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March 18, 2021 2 min read
After a particularly rough 2020, the annual fighting game tournament Evo is still hanging in there, in part, due to Sony Interactive Entertainment. Your eyes aren't playing tricks: Sony has "jointly" acquired Evo in a partnership with RTS, "a new venture born out of Endeavor's esports business."
In a message to the community, the Cannon brothers acknowledged not just the pandemic's impact on the long-running event, but also "the circumstances surrounding the cancellation of Evo Online involving a former team member [Joey Cuellar] who has been completely separated from our company."
"We want to reaffirm that harassment or abuse of any kind has no place within Evo or any of our future events, and we're taking every precaution to make sure members of our community will always be treated with the respect, dignity, and decency you deserve," reads the letter.
Evo Online 2021 is set for August 6–8 and August 13–15, with more details coming soon. The headliners are Guilty Gear Strive, Mortal Kombat 11 Ultimate, Street Fighter V: Champion Edition, and Tekken 7. For what it's worth, the Evo site suggests "more games to be announced soon."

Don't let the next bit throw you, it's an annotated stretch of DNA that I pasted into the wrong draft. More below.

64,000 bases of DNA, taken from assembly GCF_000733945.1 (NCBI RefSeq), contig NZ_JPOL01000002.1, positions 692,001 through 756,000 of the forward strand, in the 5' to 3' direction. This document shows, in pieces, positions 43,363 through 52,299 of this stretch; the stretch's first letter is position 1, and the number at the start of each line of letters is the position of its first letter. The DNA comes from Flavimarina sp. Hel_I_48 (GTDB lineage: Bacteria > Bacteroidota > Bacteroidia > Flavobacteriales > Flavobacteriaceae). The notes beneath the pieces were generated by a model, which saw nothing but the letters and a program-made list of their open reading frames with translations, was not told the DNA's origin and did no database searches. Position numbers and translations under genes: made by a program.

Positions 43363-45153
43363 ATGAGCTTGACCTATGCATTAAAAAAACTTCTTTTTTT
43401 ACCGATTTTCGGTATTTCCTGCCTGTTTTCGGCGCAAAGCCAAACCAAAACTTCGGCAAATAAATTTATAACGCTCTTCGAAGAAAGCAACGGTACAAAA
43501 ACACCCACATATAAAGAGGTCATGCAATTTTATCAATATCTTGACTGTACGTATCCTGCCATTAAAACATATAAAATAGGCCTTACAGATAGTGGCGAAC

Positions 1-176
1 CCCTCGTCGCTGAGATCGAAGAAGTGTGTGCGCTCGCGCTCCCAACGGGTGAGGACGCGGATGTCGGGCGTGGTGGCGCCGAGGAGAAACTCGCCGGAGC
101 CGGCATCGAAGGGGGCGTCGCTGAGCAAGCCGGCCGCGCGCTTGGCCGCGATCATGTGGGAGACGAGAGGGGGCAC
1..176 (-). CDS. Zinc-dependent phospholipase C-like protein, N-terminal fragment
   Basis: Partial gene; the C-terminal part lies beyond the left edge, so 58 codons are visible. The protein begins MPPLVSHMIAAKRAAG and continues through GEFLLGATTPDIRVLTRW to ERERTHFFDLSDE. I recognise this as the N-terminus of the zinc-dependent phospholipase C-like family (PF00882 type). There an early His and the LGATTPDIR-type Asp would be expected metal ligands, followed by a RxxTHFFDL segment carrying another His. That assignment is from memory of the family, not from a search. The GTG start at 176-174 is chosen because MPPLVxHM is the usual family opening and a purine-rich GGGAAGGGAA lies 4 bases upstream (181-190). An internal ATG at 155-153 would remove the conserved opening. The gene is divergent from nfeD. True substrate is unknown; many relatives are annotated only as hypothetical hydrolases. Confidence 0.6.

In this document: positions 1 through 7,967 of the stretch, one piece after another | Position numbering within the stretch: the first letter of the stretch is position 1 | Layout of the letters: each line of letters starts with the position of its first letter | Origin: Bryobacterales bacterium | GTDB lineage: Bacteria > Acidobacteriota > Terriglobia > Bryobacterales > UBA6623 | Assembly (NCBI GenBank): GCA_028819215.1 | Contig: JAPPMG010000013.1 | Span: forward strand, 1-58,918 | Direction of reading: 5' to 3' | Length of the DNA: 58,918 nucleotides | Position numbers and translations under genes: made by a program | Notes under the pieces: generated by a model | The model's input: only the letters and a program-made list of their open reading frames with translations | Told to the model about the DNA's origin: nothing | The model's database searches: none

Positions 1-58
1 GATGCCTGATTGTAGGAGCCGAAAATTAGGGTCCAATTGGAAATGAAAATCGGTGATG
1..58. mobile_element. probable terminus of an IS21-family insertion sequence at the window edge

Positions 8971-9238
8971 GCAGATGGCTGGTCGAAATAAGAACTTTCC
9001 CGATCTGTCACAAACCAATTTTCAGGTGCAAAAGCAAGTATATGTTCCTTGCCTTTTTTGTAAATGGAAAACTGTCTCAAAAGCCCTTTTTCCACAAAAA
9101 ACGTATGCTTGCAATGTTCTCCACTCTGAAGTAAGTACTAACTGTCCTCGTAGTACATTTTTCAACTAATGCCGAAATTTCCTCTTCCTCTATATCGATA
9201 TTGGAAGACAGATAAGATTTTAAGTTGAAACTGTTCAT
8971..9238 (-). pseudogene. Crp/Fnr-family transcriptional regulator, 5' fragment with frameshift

In terms of Sony potentially blocking games – or companies pulling out of future events given the change in management – Evo's director of global business development Mark Julio says "Evo is still open to all platforms. The teams at PlayStation and RTS are enabling us to continue working with our community to support fighting games." Some fans aren't going to believe it until they see it.
In a statement to IGN, Nintendo said it has "enjoyed engaging with fans at past Evo tournaments" and the company will "continue to assess Evo, and other opportunities, as we plan for future online and offline Super Smash Bros. tournament activity." Feeling lucky?
Even with the stability SIE can lend Evo going forward, its future still seems hazy.
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